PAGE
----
Spermines are naturally abundant
polyamines that partially condense
nucleic acids and exhibit the proton-sponge effect in an acidic environment.
However, spermines show a limited efficiency for transfecting nucleic
acids because of their low molecular weight. Therefore, spermines
need to be modified to be used as nonviral vectors for nucleic acids.
Here, we synthesized linear bisspermine as well as a linear and dendritic
tetraspermine with different molecular architectures. These oligospermines
were self-assembled into polyplexes with siRNA. The structure–activity
relationship of the oligospermines was evaluated in terms of their
efficiency for delivering siRNA into a nonsmall cell lung carcinoma
cell line. Oligospermines displayed minimal cytotoxicity but efficient
siRNA condensation and showed better stability against polyanions
than polyethylenimine. The morphology of the polyplexes was strongly
affected by the oligospermine architecture. Linear tetraspermine/siRNA
polyplexes showed the best gene-silencing efficiency among the oligospermines
tested at both the mRNA and protein expression levels, indicating
the most favorable structure for siRNA delivery.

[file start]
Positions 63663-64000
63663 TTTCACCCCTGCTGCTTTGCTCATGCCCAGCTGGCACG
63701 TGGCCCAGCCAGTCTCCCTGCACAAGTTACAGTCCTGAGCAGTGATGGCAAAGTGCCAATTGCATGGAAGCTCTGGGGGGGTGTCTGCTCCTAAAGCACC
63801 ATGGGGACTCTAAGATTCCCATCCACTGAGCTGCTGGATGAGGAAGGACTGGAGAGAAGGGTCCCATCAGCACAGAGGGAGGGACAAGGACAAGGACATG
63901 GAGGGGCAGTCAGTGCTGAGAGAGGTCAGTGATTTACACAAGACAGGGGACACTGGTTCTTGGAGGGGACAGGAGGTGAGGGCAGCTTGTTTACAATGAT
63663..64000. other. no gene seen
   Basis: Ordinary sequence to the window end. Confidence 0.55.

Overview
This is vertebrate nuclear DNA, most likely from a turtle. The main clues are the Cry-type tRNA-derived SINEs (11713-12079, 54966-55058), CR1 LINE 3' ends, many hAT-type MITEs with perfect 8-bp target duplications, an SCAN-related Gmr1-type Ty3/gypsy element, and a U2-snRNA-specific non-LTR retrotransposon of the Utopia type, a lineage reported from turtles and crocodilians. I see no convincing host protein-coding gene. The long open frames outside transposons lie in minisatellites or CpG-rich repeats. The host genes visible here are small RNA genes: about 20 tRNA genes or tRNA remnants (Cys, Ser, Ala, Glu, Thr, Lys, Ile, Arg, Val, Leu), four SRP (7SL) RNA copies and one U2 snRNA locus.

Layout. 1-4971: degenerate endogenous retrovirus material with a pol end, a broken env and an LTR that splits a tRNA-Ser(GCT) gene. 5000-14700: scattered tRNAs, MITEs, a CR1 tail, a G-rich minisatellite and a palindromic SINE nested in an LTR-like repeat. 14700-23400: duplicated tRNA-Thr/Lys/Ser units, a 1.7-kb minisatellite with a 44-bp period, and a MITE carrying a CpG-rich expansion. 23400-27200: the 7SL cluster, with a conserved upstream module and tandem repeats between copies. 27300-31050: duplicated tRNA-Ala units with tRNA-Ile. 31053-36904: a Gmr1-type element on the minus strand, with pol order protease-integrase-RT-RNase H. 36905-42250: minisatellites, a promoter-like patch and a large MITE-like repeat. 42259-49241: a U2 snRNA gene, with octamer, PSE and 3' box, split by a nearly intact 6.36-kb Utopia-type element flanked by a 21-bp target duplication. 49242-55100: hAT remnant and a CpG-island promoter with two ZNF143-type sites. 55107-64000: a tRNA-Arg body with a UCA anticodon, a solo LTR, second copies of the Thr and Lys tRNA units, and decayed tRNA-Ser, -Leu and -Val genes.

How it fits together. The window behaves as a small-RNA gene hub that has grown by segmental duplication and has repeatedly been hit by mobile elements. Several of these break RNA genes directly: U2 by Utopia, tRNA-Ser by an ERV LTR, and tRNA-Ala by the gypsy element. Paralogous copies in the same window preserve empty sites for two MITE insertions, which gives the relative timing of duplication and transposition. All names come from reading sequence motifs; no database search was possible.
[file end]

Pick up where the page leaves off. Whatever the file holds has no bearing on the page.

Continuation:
protein polymers (SELPs) combine the mechanical
and biological properties of silk and elastin. These properties have
led to the development of various SELP-based materials for drug delivery.
However, SELPs have rarely been developed into nanoparticles, partially
due to the complicated fabrication procedures, nor assessed for potential
as an anticancer drug delivery system. We have recently constructed
a series of SELPs (SE8Y, S2E8Y, and S4E8Y) with various ratios of
silk to elastin blocks and described their capacity to form micellar-like
nanoparticles upon thermal triggering. In this study, we demonstrate
that doxorubicin, a hydrophobic antitumor drug, can efficiently trigger
the self-assembly of SE8Y (SELPs with silk to elastin ratio of 1:8)
into uniform micellar-like nanoparticles. The drug can be loaded in
the SE8Y nanoparticles with an efficiency around 6.5% (65 ng doxorubicin/μg
SE8Y), S2E8Y with 6%, and S4E8Y with 4%, respectively. In vitro studies
with HeLa cell lines demonstrate that the protein polymers are not
cytotoxic (IC50 > 200 μg/mL), while the doxorubicin-loaded
SE8Y nanoparticles showed a 1.8-fold higher cytotoxicity than the
free drug. Confocal laser scanning microscopy (CLSM) and flow cytometry
indicate significant uptake of the SE8Y nanoparticles by the cells
and suggest internalization of the nanoparticles through endocytosis.
This study provides an all-aqueous, facile method to prepare nanoscale,
drug-loaded SELPs packages with potential for tumor cell treatments.